Beloved 'Willy Wonka and the Chocolate Factory' Cast through the Years
It's been almost 50 years since "Willy Wonka & the Chocolate Factory" hit theaters in 1971. This film adaptation of Roald Dahl’s Charlie and the Chocolate Factory told the fantastical tale of how to be a good child. Even after all that time the film still stands to be a must-watch for many, and show no signs of aging. The film turned actor, Gene Wilder, into a legend and cultural icon.
Sadly, in 2016 Willy Wonka himself bid us farewell. So in honor of the late "Blazing Saddles" and "Young Frankenstein" actor, we're taking a peek at his life and the lives of those lucky (and unlucky) kids who won those five coveted golden tickets all those years ago. Here's a look back at the cast and what they've been up to through the years.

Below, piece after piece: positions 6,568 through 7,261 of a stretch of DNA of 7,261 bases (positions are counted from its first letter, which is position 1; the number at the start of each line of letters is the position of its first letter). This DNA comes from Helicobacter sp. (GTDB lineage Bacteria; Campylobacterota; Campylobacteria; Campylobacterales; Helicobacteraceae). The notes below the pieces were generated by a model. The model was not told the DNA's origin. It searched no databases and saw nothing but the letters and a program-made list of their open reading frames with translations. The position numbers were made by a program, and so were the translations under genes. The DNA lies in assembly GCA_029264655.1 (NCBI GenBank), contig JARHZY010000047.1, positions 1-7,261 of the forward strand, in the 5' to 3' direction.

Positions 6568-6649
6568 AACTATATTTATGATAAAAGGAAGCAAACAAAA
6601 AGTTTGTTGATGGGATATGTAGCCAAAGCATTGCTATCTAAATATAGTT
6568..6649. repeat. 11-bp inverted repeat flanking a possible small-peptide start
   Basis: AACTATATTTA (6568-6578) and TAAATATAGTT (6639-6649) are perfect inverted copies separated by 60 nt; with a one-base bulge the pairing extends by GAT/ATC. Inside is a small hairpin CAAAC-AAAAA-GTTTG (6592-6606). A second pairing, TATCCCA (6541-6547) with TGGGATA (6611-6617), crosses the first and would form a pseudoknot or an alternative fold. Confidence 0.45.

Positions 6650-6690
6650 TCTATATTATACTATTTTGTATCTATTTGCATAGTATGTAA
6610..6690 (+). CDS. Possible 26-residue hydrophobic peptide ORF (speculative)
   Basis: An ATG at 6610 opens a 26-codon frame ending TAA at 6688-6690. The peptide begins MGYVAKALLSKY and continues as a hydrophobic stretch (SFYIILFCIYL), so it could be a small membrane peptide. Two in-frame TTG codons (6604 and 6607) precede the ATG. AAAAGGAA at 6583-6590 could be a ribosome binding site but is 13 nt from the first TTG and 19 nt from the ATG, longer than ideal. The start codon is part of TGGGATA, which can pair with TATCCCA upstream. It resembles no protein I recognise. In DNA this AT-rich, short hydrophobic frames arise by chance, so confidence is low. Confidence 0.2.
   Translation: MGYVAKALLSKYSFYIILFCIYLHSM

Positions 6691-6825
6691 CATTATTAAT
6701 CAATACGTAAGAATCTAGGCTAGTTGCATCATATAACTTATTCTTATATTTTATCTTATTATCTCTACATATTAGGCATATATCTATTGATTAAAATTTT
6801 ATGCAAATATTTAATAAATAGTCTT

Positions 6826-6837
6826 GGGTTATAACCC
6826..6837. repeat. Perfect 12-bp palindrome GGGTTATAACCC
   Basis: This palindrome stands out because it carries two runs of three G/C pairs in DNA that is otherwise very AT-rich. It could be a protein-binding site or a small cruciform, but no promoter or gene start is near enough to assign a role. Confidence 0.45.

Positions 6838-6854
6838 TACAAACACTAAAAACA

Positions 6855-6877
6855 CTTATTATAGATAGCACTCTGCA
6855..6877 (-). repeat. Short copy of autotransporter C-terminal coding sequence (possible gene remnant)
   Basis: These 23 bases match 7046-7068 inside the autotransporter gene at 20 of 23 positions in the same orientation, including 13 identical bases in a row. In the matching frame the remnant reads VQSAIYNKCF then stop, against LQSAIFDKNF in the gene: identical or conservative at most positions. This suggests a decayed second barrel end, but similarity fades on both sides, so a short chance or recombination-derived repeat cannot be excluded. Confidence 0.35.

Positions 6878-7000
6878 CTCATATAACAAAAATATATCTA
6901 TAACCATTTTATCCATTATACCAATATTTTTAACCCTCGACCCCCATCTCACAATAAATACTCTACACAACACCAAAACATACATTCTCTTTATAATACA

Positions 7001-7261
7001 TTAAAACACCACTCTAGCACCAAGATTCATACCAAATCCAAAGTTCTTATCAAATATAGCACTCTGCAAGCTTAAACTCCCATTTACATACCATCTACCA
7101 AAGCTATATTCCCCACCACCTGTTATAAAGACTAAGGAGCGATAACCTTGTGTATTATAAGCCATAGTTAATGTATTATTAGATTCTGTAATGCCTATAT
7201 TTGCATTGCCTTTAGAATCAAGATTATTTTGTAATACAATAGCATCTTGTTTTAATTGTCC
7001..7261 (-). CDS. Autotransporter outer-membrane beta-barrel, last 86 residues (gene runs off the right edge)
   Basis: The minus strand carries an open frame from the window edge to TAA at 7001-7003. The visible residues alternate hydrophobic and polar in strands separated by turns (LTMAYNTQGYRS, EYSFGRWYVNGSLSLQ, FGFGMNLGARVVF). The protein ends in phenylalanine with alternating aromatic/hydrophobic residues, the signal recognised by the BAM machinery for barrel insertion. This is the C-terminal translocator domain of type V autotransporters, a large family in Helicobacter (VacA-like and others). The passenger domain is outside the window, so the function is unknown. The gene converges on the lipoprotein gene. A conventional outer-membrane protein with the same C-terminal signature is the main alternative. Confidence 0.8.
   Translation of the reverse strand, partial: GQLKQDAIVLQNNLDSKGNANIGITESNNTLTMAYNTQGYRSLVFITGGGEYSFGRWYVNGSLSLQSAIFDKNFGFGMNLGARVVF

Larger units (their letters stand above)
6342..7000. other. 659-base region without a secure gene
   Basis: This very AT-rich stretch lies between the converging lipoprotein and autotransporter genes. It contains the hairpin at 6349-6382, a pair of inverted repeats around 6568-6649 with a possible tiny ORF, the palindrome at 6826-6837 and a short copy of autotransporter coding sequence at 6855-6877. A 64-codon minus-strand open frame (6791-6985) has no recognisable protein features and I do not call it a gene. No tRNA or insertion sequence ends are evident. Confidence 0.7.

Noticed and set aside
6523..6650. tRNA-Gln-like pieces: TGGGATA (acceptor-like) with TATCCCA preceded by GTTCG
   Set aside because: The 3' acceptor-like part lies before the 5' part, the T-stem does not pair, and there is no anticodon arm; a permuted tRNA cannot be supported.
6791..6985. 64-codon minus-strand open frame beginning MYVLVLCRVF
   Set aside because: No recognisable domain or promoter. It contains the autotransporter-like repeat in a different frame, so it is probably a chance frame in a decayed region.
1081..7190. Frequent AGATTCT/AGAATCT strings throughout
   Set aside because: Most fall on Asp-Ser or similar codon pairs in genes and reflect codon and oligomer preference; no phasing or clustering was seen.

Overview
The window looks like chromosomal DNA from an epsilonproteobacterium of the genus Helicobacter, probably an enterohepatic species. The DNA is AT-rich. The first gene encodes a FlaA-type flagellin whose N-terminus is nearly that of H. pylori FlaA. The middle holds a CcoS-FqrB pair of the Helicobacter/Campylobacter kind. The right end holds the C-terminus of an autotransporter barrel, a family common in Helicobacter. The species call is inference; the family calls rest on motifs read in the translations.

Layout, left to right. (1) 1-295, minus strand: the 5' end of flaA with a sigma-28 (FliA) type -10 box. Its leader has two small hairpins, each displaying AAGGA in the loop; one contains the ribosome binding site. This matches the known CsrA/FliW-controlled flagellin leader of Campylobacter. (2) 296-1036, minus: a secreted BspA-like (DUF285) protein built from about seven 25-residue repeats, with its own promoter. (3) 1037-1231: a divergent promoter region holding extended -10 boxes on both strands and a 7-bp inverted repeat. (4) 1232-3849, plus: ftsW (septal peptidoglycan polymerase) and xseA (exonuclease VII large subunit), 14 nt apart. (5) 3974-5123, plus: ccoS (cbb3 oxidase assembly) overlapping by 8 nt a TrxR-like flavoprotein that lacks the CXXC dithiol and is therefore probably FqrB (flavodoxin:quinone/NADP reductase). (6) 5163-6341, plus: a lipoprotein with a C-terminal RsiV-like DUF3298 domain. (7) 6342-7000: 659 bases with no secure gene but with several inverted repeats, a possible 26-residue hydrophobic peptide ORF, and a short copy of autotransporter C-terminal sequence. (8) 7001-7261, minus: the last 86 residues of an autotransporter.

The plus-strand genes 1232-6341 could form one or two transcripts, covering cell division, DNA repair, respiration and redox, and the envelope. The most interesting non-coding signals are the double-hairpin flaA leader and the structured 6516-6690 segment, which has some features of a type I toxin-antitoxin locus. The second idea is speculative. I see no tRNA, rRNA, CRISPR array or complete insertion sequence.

JULIE DAWN COLE
Say it loudly, like Veruca Salt did to her father, "I want it now!" Do you remember her? The spoiled little girl that broke into song after declaring she wanted a golden egg-laying goose? She was played by Julie Dawn Cole. The then fourteen-year-old actress broke out as a child star thanks to her spoiled brat role in the film.
She is one of the few of the younger cast members to continue acting after appearing in "Willy Wonka". She starred in the first season of "Angels", had a small role in "Poldark." She continued to act in various British television shows and tv movies all the way up to 2013. She now serves as a psychotherapist.
She told FoxNews she, her co-stars Denise Nickerson, Peter Ostrum, became fast friends on set. She said, “We were the friendliest among the bunch because we were so close in age and we stayed in the same hotel. It was nice to hang out with kids on a movie set. We all got to hang around and do crazy things."
She also said that they keep in touch until today saying "We’re all still friends now." Finally, she ended by saying, I consider [the other children] my brothers and sisters today. We’re a lifelong family.” Since becoming a psychotherapist Cole hasn't appeared in film or tv show save for an episode on gameshow "Pointless Celebrities."